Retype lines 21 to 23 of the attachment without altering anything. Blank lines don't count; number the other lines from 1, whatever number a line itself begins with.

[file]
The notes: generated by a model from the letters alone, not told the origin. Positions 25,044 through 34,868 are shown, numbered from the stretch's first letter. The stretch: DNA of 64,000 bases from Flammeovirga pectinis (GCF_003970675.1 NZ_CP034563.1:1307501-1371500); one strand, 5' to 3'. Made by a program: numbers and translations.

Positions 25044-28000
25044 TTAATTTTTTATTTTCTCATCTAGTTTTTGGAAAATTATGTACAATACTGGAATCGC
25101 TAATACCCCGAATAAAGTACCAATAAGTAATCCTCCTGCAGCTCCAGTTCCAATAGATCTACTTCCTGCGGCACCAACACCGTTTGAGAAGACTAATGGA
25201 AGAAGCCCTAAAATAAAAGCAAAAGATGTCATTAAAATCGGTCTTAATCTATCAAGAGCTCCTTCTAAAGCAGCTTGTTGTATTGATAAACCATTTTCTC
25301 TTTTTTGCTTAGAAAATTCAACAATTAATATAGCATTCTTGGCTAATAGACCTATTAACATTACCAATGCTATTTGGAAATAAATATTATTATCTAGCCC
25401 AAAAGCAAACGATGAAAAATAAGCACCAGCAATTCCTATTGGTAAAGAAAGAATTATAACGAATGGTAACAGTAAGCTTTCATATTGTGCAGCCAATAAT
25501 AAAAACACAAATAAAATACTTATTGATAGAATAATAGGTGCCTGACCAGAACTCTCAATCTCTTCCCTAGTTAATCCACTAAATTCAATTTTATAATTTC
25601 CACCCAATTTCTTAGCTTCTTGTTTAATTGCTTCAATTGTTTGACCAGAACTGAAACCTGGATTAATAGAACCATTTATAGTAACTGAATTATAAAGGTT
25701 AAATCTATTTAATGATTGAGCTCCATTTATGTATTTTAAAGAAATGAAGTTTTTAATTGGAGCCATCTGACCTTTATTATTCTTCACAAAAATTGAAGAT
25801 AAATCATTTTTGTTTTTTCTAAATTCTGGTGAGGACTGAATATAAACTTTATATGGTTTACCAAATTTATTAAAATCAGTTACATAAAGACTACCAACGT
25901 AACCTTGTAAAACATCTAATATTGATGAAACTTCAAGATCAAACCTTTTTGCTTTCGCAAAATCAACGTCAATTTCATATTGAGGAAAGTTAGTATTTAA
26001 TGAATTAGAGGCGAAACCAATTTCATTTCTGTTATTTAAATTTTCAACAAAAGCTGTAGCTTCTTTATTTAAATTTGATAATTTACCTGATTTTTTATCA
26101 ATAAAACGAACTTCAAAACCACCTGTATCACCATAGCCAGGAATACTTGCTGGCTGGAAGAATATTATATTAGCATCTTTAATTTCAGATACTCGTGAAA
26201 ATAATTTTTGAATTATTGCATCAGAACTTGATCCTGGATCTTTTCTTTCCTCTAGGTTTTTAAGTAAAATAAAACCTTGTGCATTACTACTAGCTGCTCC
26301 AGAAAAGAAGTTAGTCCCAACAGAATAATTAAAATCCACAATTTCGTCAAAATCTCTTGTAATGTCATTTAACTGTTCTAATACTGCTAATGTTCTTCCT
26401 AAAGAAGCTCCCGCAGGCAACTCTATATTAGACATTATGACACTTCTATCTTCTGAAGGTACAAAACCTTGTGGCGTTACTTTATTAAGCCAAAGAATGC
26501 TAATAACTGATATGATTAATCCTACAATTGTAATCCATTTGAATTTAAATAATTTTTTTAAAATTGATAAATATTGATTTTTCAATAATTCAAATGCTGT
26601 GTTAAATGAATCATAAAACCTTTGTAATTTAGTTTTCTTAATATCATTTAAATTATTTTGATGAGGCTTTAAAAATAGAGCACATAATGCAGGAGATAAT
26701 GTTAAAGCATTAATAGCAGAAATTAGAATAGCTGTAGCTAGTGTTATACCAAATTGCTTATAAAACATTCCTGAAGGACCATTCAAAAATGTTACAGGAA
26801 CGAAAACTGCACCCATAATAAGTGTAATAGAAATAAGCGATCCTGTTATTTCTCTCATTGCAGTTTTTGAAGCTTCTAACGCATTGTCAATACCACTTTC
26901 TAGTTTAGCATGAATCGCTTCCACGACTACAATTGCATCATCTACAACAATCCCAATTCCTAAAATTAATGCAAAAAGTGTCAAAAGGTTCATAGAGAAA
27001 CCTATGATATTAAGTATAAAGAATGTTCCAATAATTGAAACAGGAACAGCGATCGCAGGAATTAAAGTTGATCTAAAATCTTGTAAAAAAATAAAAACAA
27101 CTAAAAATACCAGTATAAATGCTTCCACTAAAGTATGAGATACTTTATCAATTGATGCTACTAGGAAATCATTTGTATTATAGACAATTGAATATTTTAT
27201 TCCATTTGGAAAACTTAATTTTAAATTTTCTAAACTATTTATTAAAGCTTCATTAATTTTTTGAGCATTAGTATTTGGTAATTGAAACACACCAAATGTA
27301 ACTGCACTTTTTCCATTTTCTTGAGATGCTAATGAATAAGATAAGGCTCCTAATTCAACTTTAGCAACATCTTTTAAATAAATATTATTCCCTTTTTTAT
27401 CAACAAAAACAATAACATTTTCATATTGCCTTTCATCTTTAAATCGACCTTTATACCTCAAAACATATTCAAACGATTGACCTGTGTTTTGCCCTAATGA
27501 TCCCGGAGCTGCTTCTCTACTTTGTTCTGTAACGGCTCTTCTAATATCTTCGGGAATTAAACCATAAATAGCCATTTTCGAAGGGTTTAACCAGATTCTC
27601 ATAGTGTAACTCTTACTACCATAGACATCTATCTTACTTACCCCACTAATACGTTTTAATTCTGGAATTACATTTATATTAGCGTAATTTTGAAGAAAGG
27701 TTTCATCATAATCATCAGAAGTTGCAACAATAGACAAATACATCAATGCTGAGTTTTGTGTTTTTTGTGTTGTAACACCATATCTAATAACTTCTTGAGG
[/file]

26801 CGAAAACTGCACCCATAATAAGTGTAATAGAAATAAGCGATCCTGTTATTTCTCTCATTGCAGTTTTTGAAGCTTCTAACGCATTGTCAATACCACTTTC
26901 TAGTTTAGCATGAATCGCTTCCACGACTACAATTGCATCATCTACAACAATCCCAATTCCTAAAATTAATGCAAAAAGTGTCAAAAGGTTCATAGAGAAA
27001 CCTATGATATTAAGTATAAAGAATGTTCCAATAATTGAAACAGGAACAGCGATCGCAGGAATTAAAGTTGATCTAAAATCTTGTAAAAAAATAAAAACAA